he generated countless notebook observations.
-Wondered, why do animals do the things they do? What was the FUNCTION of their behaviours?
The Geological Debate of the Times
You're Reading a Preview

Unlock to view full version

Only page 1 are available for preview. Some parts have been intentionally blurred.

-Catastrophism: reigning theory of the day, consistent with Church dogma (e.g., age of the Earth, the
Flood, etc.); argued that geological formations were the result of major catastrophes
-uniformitarianism: Lyell: argued that geological formations were the result of gradual changes over
extremely long periods of time
Thomas Malthus
-essay on population, described that species would, in struggle for survival against environment,
make maximal use of food sources. Without sufficient predation or disease, populations would
boom, outstrip food supply, and collapse (which is generally true!)
Functionalism
William James
-Studied medicine, and then went through major emotional crisis RE: determinism vs. free will
-His resolution was to decide, by an act of faith, that there was free will.
-“My first act of free will, shall be to believe in free will.”
-To be a scientist, he would approach the human as though it were deterministic.
-But to be a human, he would assume that he had free will.
-Coupled with emerging Darwinian thought, James’ pragmatism gave birth to the functionalist
approach in psychology.
-Described thinking as a dynamic relationship between organism & environment, focused on
problems of adaptation
-This is the foundation upon which we are still building today:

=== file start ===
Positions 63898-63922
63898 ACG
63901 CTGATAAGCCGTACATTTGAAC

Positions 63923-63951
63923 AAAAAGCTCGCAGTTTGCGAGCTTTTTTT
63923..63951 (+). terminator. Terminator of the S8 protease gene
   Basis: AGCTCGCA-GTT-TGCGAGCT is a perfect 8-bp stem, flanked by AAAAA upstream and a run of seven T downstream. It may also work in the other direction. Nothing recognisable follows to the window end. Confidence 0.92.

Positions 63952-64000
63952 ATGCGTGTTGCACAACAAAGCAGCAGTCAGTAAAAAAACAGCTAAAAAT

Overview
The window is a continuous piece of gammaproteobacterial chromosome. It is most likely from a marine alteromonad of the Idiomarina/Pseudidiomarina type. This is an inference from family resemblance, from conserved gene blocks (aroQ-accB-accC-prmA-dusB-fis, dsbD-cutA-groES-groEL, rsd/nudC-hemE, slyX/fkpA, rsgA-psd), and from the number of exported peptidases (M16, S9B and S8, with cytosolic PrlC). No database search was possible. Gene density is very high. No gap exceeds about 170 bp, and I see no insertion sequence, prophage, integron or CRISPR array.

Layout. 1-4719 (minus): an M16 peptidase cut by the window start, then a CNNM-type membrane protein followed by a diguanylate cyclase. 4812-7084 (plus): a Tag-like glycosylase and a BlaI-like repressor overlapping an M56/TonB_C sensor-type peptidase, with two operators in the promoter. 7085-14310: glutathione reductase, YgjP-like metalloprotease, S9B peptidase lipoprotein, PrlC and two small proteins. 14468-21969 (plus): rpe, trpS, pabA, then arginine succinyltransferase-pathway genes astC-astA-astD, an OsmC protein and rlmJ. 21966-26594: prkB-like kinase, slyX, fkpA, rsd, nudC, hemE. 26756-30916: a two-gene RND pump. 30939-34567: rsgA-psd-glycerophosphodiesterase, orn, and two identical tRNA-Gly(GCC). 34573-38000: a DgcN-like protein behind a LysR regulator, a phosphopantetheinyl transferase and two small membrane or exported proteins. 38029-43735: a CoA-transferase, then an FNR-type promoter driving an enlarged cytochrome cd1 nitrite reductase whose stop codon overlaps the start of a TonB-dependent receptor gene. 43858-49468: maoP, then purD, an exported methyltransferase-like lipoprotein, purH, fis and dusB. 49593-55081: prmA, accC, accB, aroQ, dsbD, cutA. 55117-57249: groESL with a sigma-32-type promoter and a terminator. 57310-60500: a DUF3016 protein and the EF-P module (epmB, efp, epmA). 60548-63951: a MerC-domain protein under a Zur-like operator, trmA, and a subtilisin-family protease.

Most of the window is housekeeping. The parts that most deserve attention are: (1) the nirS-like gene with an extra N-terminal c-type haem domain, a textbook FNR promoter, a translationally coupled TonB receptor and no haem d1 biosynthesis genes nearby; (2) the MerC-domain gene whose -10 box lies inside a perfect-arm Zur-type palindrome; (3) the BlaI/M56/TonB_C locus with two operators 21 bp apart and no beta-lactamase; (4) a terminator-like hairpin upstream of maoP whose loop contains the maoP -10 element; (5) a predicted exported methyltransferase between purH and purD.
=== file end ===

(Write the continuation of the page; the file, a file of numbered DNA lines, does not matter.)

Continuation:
- Functionalism: adaptation of organism to env.
- Consciousness as a mixture of deterministic processes, and free will (although we still don’t
know how free will is possible...)
- The matrix in which consciousness exists is the physiology of the central nervous system
The 20th Century
-Psychology begins to fracture into many different paradigms and schools of thought, each battling it
out for supremacy.
-E.g., behaviorism (Watson, Skinner, Pavlov), gestalt, psychodynamic theories (Freud, Jung, neo-
Freudians), existential/humanistic (Maslow, Rogers)
-Cognitive revolution - 1960s-80s
-Biological revolution - 1980s - now
-Neuroscience - 1990s - now
Adopting a Scientific Perspective on People
-In recent years, Psychology has become a very integrated discipline, where phenomena are being
understood at multiple levels of analysis.
-Right now, you are participating in a new phase in science, moving towards multi-factor causal
models that require people to think more holistically, systemically, integratively
-E.g., “multiple levels of analysis” discussed in text
Multi-factor, multi-leveled thinking has many consequences for our understanding...
-For example, how do you help someone with a troubled mind?
-E.g., depression
Fixing Families
A person’s well-being, and indeed, entire psyche, is shaped by social relationships. Helping a
person is usually dependent, to a large degree, on helping to improve the larger social
relationships and contexts that influence the individual.
Eating dinner together: The key to happy families. The National Center on Addiction and
Substance Abuse at Columbia University (2005)
Third Variable Explanations
You want to know whether A B
E.g., smoking cancer?
E.g., violent media violent behavior?
E.g., relationship conflict physical illness?
You're Reading a Preview

Unlock to view full version